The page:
Below is the feature in Babes Who Hustle.
Just over two years ago, I opened up two brick and mortar businesses as a first-time business owner. This was an incredibly exciting time that required a quick learning curve and a lot of trial and error. In addition to running the show at work, I was attending college and being a wife, and while I adored the hustle of it all, it didn’t take long to learn that I’m not the best for the job in all areas of my business.
It’s a beautiful thing to create something from the ground up and see it through to opening day and beyond. It’s an even more beautiful thing to realize that although the business may be your ‘baby,’ it will continue to grow, and along with that growth will come your responsibility to hire, mentor and empower employees who can create progress alongside you. (How you find them and empower them is a lesson for another day.)
It’s a pretty cool moment when you accept that someone who isn’t you might have the best vision and skill to bring something new to your business. Although we hope and believe that we’re singlehandedly the best of the best in our biz, our greatest strength is having the ability to delegate to those who can carry out tasks in more effective, unique ways. Along with it being beneficial to us as business owners, we’re also creating a culture of empowered employees who are passionate about adding value to our companies by bringing new things to the table. Once you learn that your weaknesses might be the strengths of your employees, you’ve won.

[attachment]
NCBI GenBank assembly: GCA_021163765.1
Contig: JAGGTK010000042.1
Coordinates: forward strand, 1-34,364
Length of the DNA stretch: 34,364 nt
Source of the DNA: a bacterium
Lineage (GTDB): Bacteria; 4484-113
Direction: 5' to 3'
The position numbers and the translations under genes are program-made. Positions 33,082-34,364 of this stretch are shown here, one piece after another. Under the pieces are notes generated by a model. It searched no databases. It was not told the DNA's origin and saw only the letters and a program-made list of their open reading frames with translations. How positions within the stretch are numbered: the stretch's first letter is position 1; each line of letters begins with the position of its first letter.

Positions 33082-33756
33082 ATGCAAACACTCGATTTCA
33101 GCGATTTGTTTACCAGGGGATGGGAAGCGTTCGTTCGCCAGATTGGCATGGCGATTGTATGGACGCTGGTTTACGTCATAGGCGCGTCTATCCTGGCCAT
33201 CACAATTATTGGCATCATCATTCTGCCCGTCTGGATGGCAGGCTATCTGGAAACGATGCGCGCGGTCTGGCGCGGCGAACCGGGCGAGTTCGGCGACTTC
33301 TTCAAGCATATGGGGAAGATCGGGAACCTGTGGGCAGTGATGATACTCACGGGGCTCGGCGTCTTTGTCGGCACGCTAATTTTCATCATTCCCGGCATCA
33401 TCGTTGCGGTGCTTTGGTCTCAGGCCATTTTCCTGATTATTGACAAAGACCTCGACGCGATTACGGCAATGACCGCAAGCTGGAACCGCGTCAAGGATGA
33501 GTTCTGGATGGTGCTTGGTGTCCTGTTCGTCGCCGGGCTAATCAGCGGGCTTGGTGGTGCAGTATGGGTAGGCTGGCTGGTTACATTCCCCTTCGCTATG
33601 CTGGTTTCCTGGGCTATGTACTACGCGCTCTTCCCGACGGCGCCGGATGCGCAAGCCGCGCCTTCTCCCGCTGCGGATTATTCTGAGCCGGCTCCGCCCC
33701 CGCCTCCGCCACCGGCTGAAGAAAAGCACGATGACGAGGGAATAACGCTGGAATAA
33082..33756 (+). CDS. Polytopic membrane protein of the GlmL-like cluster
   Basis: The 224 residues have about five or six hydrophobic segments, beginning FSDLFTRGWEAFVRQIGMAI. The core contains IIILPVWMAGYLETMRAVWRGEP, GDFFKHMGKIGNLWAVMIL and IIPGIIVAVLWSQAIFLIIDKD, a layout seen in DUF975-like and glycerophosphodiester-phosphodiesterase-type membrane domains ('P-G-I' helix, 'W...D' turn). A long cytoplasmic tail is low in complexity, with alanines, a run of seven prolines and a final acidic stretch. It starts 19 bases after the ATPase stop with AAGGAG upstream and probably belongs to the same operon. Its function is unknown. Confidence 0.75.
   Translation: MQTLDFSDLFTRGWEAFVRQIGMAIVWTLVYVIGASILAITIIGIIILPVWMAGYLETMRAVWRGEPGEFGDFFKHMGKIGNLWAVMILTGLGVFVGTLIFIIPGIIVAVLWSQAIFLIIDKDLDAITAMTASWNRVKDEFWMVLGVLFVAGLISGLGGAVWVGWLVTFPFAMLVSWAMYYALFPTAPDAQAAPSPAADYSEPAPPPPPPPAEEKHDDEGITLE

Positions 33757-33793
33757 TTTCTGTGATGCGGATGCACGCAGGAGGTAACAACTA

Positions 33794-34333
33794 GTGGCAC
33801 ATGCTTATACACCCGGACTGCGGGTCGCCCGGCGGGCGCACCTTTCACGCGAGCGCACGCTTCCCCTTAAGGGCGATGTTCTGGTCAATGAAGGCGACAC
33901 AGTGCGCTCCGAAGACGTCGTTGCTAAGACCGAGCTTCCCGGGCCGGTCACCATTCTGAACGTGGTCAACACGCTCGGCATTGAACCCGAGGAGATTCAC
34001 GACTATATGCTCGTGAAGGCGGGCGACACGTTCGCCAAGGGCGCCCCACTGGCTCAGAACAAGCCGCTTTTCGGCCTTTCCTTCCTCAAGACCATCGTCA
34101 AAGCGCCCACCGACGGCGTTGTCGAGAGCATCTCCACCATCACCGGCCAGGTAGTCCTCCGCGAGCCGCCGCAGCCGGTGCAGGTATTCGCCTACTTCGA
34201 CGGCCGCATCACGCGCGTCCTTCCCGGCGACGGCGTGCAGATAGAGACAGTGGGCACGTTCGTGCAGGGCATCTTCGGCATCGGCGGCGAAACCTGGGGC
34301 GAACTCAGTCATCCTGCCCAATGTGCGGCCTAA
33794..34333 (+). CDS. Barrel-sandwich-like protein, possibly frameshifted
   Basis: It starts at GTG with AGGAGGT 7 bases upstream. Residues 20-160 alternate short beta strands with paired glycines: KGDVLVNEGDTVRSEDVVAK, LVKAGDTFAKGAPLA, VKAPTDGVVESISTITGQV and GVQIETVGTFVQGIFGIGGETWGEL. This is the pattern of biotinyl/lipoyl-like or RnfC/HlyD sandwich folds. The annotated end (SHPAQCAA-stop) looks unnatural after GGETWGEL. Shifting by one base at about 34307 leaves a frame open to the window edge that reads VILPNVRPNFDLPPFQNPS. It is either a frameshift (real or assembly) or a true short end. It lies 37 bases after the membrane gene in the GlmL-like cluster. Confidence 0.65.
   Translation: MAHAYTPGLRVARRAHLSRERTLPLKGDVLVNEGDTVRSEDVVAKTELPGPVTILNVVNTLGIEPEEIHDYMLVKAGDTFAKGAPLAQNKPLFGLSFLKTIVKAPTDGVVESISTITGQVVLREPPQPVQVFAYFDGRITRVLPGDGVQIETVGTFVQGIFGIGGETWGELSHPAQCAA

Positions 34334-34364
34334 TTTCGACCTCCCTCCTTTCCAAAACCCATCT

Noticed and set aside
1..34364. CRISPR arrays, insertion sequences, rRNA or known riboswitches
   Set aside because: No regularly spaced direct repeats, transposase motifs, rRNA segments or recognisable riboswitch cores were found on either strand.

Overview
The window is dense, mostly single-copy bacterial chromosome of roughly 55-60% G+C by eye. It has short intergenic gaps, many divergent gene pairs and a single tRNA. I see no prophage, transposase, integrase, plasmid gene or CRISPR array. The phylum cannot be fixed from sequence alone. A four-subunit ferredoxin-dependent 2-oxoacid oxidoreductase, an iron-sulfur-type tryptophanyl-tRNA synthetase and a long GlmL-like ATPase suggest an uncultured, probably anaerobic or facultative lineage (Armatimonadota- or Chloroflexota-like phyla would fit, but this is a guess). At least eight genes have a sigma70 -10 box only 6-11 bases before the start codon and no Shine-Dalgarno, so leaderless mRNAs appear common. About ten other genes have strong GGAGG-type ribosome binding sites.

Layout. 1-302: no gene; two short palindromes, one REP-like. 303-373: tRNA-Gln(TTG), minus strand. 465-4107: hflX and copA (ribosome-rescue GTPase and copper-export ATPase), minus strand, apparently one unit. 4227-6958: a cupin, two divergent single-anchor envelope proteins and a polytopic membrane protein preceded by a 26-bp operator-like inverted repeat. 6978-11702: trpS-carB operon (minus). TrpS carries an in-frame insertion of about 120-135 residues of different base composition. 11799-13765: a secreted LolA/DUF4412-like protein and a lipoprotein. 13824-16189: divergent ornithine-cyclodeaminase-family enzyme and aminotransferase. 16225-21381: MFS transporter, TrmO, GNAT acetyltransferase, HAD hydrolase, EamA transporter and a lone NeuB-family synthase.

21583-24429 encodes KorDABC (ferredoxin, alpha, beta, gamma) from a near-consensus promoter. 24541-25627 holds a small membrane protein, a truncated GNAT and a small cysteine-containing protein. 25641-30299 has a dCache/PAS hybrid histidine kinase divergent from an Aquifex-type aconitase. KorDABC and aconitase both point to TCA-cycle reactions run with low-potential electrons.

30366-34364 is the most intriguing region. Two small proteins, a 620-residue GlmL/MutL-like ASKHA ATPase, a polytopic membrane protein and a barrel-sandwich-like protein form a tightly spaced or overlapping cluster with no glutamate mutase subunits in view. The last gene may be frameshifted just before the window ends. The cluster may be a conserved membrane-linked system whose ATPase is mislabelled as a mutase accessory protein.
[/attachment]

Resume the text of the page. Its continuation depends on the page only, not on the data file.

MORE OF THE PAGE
Nobody will tell you it’s easy to loosen the reins, but as time passes and systems are created, delegating and expanding becomes not only manageable, but a blessing. It has freed up my ability to go full-force in utilizing my own strengths while working collaboratively toward the company missions. Since doing so, I have let go of more day-to-day operations, creating time to influence the direction and culture of the business rather than worrying about whether or not we have stamps and envelopes.
This is the part of the article when the lesson of finding great people to do life with, and surrounding yourself in an entrepreneurial-minded community, is reiterated. Start small if you have to, but start today. Focus on the big picture of the company, and on your strengths (and weaknesses) as the owner. There is always going to be someone with incredible talents to complement your own, and that’s the beauty of having a team.
Next time you think that you’re the only one capable of answering that customer service email, try delegating to someone who is just as capable of carrying out a response, and proceed to the next task on your to-do list. Onward and upward.